Test scores to improve,  new school chief says

Superintendent will oversee new math program this fall

Steve Schultz expects test scores and content standards to rise in School District 51 in the near future.

He has reasons, personal and professional, to advocate for the district’s success.

Schultz will serve at the district’s helm as superintendent for at least the next three years, per his contract.

Schultz’s contract went into effect this morning, bumping him from assistant superintendent into predecessor Tim Mills’ chair at the top. Mills will also start a new job today, as superintendent of North Clackamas School District in Milwaukie, Ore.

On paper, Schultz’s job involves vacation days, a monthly vehicle allowance of $700 and a pay grade jump from $127,413 a year to $150,000 a year. The job will include supervising the largest groups of employees in Mesa County, presenting a report at every school board meeting, and meeting the expectations of parents and students from Mack to Palisade and the Bookcliffs to Gateway, among other tasks.

Schultz said during an editorial board meeting with The Daily Sentinel he believes the district will see improved Colorado Student Assessment Program test scores during his tenure. Scores dipped or remained stagnant over the past five years. But third-grade reading results, which are released earlier than other CSAP scores, showed improvement this year. Schultz said this is a sign that a new reading program implemented at all District 51 schools and at all grade levels in fall 2007 is paying off.

A new math program will start this fall, and a science model is in the works.

“We’ll see improvement every year, but it takes two to three years for a new teaching method to take hold,” Schultz said.

No Child Left Behind legislation has set the goal of all students nationwide reaching state standards (at least partially proficient in Colorado) in math and reading on state assessments such as CSAP.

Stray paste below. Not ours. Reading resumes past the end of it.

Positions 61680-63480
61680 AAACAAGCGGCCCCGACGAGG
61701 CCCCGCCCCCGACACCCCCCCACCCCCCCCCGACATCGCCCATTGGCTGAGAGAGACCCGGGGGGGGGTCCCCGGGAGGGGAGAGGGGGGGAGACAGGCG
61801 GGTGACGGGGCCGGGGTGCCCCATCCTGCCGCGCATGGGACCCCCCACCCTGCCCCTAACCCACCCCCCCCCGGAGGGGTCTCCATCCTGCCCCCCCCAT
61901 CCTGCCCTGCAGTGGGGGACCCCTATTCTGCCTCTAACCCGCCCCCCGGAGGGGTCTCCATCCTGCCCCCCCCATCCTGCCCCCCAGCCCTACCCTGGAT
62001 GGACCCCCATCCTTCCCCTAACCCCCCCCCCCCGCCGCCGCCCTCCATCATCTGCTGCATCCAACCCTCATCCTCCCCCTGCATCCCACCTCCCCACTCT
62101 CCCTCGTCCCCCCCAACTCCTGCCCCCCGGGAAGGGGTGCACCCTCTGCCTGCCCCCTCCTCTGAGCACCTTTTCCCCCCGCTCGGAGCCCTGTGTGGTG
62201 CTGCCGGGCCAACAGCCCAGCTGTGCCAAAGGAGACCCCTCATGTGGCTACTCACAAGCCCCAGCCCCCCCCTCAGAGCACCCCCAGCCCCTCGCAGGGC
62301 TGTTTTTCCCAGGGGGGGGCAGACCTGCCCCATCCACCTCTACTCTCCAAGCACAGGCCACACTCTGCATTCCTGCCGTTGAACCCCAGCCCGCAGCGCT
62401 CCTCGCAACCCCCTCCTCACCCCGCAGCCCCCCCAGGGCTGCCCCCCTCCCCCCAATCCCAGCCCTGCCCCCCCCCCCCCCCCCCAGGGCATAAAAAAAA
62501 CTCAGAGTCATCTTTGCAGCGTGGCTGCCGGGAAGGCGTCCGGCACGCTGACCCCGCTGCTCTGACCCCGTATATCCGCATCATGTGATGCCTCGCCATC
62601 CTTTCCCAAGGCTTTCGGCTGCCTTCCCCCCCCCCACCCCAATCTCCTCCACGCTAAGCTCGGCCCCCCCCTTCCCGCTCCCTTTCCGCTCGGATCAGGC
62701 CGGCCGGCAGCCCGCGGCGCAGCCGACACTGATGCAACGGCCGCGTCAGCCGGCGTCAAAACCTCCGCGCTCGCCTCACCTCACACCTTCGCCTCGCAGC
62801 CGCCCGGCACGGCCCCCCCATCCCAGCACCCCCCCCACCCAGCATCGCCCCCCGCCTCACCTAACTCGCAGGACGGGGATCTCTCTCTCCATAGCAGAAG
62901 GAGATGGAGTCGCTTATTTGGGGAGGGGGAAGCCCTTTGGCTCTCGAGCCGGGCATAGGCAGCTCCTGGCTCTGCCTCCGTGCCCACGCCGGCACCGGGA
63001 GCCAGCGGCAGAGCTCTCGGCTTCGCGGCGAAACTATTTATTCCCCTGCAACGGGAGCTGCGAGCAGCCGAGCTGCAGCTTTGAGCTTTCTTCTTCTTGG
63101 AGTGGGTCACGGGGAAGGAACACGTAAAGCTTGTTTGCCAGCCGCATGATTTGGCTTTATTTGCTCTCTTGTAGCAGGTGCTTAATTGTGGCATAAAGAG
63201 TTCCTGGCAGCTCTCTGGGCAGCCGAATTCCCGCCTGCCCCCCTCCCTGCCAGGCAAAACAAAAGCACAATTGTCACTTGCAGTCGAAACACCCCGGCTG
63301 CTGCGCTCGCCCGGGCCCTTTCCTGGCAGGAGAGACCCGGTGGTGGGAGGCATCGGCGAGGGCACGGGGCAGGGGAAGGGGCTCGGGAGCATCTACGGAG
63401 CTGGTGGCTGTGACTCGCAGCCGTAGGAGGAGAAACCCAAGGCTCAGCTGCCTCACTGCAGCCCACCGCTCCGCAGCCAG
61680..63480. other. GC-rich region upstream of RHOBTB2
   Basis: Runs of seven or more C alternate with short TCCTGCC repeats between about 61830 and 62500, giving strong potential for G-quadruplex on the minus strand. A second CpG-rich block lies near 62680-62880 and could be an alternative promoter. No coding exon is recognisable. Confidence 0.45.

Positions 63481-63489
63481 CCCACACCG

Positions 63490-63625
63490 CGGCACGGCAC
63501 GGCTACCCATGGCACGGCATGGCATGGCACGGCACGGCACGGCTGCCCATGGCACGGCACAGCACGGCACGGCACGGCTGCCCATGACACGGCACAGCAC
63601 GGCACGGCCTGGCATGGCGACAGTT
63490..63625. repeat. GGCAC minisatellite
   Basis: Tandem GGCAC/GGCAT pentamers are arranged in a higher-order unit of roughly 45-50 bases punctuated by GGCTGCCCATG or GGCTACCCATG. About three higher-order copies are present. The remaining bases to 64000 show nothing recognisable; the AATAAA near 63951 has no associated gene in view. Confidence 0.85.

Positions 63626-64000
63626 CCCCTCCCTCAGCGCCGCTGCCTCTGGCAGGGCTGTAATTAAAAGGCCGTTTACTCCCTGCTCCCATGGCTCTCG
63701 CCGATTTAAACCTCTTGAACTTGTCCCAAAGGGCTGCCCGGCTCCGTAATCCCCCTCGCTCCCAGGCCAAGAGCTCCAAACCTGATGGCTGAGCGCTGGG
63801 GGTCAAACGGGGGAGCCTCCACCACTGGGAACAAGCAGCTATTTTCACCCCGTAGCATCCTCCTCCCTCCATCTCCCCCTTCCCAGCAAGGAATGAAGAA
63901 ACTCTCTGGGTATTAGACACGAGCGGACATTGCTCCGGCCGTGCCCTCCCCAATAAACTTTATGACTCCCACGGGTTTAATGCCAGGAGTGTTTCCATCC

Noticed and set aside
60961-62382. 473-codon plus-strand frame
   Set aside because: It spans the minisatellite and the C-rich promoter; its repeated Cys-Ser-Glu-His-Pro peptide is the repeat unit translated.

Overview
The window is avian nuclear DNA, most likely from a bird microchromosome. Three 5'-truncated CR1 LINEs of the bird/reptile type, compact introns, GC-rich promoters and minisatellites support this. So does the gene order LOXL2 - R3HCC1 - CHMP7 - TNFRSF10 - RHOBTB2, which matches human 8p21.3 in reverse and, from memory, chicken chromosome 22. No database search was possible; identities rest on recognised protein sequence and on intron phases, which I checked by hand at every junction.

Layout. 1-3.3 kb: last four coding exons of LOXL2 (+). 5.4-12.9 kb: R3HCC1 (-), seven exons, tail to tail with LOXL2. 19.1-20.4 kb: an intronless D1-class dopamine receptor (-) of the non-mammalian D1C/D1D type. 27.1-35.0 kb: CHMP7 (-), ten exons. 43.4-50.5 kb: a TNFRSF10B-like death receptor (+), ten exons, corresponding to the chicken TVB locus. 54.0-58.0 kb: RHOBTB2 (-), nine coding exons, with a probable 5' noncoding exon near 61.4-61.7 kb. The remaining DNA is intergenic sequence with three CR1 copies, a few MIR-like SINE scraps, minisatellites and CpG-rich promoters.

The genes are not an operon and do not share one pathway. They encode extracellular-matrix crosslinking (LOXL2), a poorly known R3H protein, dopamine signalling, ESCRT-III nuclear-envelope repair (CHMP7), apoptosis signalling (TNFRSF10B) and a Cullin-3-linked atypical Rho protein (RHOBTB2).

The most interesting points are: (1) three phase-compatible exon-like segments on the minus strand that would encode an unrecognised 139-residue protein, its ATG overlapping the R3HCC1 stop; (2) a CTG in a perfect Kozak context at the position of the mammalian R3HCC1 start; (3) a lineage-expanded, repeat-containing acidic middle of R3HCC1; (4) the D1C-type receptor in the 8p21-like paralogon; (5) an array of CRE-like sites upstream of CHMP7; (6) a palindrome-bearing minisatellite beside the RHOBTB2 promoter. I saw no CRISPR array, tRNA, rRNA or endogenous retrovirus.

That goal hasn’t been accomplished yet, but Schultz said, “We need to keep striving for that.”

Aids to that effort may include adding more school days — the district added two days for next year, and Schultz said he is willing to send kids to school for 200 or more days a year — and getting growth model data for the first time this year, Schultz said. The growth model will track student progress from year to year rather than show grade-level results as CSAP results are presented to the public.

Speaking of growth, Schultz would like to add more schools. The district predicted zero growth for this fall when crafting the 2009-10 budget.

But Schultz said more students may come. On top of that, he said schools already lack elbow room. Making another attempt at a school bond issue may come in 2010 or later, he said.

“I’d be surprised if we weren’t back in three years” with a bond issue, Schultz said.

While there will be no ballot issue this year, there will be a search for Schultz’s replacement as assistant superintendent.

The search will be posted and available to candidates worldwide beginning in November.

The search will not take place sooner, in case an internal candidate is selected for the post and leaves behind another position, such as principal.

Then, the school that person served will not have to scramble for a replacement as the school year starts, Schultz said.


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